Yamazaki's Godzilla

Yamazaki’s Godzilla

A Formula for Success

1.26.2024 (Updated 1.26.2024)

Congratulations Director Takashi Yamazaki and the entire cast, crew and staff of Godzilla Minus One on your Academy Award (Oscar) Nomination for Best Visual Effects and twelve nominations from the 47th Japan Academy Film Prize. In 70 years of Godzilla movie history, there has not been a more critically-acclaimed and decorated film. Prior to its release, most fans didn’t know what Godzilla to expect in Minus One. We have our ideas of what we thought made a good Godzilla movie. We go back-and-forth about the right balance of Godzilla screen time and what is the right use of human characters. These debates are over. Director’s Yamazaki’s Godzilla has shown us the stuff that makes a great Godzilla movie. What makes Minus One great? And how did Yamazaki do it? As a novice movie critic and fan let me offer my answer.

Godzilla Oscar nomination for Best Visual Effects

Godzilla Minus One Oscar nomination for Best Visual Effects

Yamazaki did not betray Godzilla roots, essence and meaning. He focused upon a human story that arises out of real world circumstances. Out of that situation Godzilla arises embodying all that’s wrong in their world. He embraced and did not deviate from the original story of Godzilla with all its meaning and significance. Yamazaki’s Godzilla is a monster known by legend, transformed by a dangerous human invention, turned a vengeful god. Godzilla is one of many victims of the atomic and hydrogen bomb explosions. But unlike the human victims, Godzilla seeks revenge pouring out his wrath upon all who stand in his way. This Godzilla is cut from the same cloth as the first.

Films by Takashi Yamazaki

Yamazaki’s story wove together his experiences, skills, strengths and interests in his previous work. He did what he did best but better than ever. What had been important to Yamazaki is up front in Minus One that picks up where ALWAYS Sunset on Third Street (2005, 2007), The Eternal Zero (2013) and The Great War of Archimedes (2019) left off. These films are a-must-see for Godzilla fans. The making of his Godzilla (Godzilla The Ride or Godzilla Minus One) is being worked out in the mind of Ryunosuke Chagawa played by Hidetaka Yoshioka (and Kenji Noda in Minus One), in the opening moments of part 2 of ALWAYS.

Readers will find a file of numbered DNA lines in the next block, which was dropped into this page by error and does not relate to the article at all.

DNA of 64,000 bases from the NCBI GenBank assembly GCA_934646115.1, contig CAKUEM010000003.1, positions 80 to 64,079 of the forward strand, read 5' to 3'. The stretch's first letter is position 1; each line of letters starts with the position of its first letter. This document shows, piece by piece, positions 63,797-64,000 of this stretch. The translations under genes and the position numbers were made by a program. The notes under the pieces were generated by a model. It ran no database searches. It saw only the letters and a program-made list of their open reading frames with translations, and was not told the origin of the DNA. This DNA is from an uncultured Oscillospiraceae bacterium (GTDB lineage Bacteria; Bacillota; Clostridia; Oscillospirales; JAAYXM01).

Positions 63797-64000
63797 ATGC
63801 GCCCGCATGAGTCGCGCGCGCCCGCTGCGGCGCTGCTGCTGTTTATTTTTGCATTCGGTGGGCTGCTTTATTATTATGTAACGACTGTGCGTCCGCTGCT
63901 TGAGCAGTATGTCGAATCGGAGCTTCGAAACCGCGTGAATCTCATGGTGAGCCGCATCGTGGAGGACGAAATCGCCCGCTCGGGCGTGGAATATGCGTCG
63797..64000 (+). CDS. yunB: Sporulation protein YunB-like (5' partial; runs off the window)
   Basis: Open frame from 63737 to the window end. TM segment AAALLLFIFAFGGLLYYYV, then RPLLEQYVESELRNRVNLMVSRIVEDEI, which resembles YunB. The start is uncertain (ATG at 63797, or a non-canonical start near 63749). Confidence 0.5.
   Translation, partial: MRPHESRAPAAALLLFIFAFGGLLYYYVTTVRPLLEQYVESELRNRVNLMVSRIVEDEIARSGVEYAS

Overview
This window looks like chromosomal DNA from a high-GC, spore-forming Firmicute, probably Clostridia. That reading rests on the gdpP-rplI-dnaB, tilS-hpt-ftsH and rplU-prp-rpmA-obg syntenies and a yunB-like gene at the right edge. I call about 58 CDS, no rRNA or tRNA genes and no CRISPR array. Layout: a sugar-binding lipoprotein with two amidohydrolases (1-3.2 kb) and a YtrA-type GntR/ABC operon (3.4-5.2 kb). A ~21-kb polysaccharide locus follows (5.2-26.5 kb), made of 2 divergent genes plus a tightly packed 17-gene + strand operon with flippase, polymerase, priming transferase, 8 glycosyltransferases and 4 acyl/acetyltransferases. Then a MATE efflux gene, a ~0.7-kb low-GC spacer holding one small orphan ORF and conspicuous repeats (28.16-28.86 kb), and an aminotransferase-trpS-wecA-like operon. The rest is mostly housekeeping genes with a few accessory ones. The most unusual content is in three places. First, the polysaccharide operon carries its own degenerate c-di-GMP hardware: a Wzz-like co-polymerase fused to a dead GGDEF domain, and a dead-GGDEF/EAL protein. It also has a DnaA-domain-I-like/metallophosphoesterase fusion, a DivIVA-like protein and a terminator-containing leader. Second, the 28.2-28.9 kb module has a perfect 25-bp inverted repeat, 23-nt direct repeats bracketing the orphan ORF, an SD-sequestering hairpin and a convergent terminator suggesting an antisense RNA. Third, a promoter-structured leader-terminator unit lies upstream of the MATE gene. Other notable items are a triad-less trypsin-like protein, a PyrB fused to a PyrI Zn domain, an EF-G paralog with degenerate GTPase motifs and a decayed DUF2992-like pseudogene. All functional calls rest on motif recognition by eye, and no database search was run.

Interview of Director Yamazaki (Source: [Godzilla-1.0] This would not be possible in Hollywood !?)

Yamazaki’s story is terse and tight, focusing on the essentials for telling the story of the characters, their situation and their fight for survival in postwar Japan and Godzilla. The editing removed all excess and unnecessary. Yamazaki, Godzilla and the world converged in a perfect storm of success after the king of the monster’s seven year hiatus.

Yamazaki used CGI where it was required, helpful and most impactful. He didn’t indulge in CGI in such a way that moviegoers lost their sense of awe for Godzilla. Godzilla’s appearance on screen was never too long and too short but just right. Every scene in which Godzilla appeared was an experience. Audiences were made to wait. And the wait was well worth it. Yamazaki first employed CGI to create Godzilla in ALWAYS Sunset on Third Street (Part 2). Godzilla was well integrated into the human story and likewise in Minus One. His appearance and story was not detached and did not feel forced. As in ALWAYS, Eternal Zero and The Great War, he used CGI to create the world of post-war Japan. The use of CGI never distracts but rather enhances the story.

Godzilla appears in Ginza.

It is not a miracle that Toho has released two successive Godzilla films, Shin Godzilla (2016) and Godzilla Minus One (2023). Both reveal a successful formula for making a great Godzilla film. The success of this new standalone film does not betray, distort, nor conceal the meaning of the first Godzilla. Godzilla’s origin is a sacred story that finds success in ways like all other great human stories. Yamazaki’s Godzilla is not a parody of the later Showa era films. This Godzilla has broad appeal across all movie audiences because it is part of the story of human despair and struggle. Monster rampaging through cities and battling against each other is the stuff of our childhood. The success of Minus One is not because it is entertaining, but rather audiences are gripped by the human story which Godzilla shares. There were no frivolous and meaningless Toho monsters from the Showa era to the Reiwa era. They are used to tell us something about ourselves and the mess of the world we have made. Yamazaki’s Godzilla continues this legacy. The director teaches us important lessons about owning our mistakes, restoring and making families out of disaster, having hope in the face of despair, and making personal sacrifices for the betterment of the lives of others. Yamazaki gave us the Godzilla we didn’t know that we wanted and he gave us the Godzilla that we needed. That is a successful Godzilla.

Hero photo source: geinou-zensyuutyuu and otocoto